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Day of the Dead    by J. A. Jance order for
Day of the Dead
by J. A. Jance
Order:  USA  Can
William Morrow, 2004 (2004)
Hardcover, Audio, e-Book

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* *   Reviewed by Mary Ann Smyth

I never tire of reading J. A. Jance's books, which are always winners. For as many as she has written, she never gives up quality for quantity. Day of the Dead is hard to put down once started.

Brandon Walker, former sheriff of Pima County, Arizona, is drawn into a police case, despite his animosity toward the present sheriff. Thirty years before, a young girl's body was found dismembered and stuffed into a Coleman cooler. When a similar death occurs today, Walker's detecting skills come into play and lead him to an unbelievable conclusion. His wife Diana Ladd, a successful writer of true-crime books, is glad he has found something to occupy his time. She just didn't imagine this would occupy so much of his time. Or bring him so close to danger - and possibly death.

The story line of Day of the Dead is easy to follow and fast-paced. Though the reader knows who the killer is, it's not clear that the sheriff will find out. But the most intriguing part of the book for me was the history of the 'Tohono O'odham', the Desert People, and the traditions that carry on to this day. Walker and Ladd's adopted daughter Lani is destined to become a medicine woman as well as a medical doctor. Which her parents accept without demur. I have been to Arizona and so could adjust to the desert landscape so wonderfully described. The stark beauty is almost more than one can handle. To imagine other than natural death occuring there is hard.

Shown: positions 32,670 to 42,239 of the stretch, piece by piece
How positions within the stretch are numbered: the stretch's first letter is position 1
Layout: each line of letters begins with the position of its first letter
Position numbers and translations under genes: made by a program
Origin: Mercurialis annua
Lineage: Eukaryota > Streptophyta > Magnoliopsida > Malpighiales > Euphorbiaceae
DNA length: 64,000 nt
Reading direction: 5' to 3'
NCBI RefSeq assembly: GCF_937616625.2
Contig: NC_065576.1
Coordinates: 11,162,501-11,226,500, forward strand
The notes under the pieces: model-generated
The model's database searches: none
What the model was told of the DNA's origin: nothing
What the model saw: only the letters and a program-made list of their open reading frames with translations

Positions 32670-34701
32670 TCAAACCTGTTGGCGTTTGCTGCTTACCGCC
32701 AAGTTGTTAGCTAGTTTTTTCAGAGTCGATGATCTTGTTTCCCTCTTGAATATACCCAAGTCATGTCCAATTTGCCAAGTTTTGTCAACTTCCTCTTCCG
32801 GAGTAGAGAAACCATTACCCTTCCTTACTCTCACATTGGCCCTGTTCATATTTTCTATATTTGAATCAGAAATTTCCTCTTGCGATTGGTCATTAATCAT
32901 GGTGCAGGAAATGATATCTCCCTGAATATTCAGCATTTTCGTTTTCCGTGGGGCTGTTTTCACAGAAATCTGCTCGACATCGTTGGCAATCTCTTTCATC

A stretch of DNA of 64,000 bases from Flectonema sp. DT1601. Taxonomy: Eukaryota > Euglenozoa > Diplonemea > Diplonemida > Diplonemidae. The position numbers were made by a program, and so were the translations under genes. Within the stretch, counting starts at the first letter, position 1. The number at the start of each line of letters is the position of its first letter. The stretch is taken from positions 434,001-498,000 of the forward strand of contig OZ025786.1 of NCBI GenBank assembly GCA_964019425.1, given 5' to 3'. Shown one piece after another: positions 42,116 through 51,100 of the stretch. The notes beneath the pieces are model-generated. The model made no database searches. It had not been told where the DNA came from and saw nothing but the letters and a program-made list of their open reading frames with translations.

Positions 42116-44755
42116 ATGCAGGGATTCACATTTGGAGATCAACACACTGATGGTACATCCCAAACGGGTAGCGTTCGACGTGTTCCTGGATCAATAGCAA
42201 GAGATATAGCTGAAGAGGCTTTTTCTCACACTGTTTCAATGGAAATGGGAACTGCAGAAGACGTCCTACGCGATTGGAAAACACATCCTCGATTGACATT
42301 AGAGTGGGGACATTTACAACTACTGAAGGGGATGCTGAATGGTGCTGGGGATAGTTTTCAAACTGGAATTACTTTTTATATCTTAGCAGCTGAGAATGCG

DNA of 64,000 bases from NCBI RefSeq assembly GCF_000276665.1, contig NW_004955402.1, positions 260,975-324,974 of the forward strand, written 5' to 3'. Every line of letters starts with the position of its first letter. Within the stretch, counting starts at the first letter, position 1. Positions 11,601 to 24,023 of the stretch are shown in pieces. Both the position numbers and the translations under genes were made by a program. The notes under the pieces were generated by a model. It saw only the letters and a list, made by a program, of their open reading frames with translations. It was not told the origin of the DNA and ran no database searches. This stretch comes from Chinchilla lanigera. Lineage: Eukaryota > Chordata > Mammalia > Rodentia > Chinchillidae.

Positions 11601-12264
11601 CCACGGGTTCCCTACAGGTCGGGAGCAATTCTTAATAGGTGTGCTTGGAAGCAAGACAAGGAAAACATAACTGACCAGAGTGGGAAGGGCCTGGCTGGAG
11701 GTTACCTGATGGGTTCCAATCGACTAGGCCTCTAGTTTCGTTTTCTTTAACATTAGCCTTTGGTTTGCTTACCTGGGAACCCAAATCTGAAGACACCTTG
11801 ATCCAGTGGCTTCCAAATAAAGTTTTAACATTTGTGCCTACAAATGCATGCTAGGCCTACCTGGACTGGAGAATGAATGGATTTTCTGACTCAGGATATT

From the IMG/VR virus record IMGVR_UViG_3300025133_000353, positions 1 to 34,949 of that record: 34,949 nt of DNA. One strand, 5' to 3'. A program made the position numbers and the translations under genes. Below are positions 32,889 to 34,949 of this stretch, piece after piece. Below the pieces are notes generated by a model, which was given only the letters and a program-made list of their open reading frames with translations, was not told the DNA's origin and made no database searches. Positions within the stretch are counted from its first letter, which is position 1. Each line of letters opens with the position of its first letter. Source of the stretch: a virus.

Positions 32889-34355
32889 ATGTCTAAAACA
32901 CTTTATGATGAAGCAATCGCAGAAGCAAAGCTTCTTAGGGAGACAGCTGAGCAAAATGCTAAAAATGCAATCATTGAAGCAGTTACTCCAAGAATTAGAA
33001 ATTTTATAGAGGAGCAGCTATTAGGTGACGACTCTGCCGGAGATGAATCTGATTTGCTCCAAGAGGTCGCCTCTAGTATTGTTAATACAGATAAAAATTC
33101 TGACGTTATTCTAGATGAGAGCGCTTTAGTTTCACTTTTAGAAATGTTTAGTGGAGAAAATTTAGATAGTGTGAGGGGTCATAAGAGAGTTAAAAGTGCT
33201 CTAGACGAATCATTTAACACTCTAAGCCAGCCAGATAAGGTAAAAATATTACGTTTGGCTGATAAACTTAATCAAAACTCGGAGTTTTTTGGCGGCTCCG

The players' characters are so finely drawn you can easily love the ones you are meant to and be ready to boo and hiss at the villains. I felt myself take umbrage at some of the broken treaties and downright negligence of the well-being of Native Americans by our government through the years. I knew these things had happened, but to read in detail about how they affected individuals is heartbreaking, and shameful. But that is government and politicians. And, sadly, it hasn't changed over the years.

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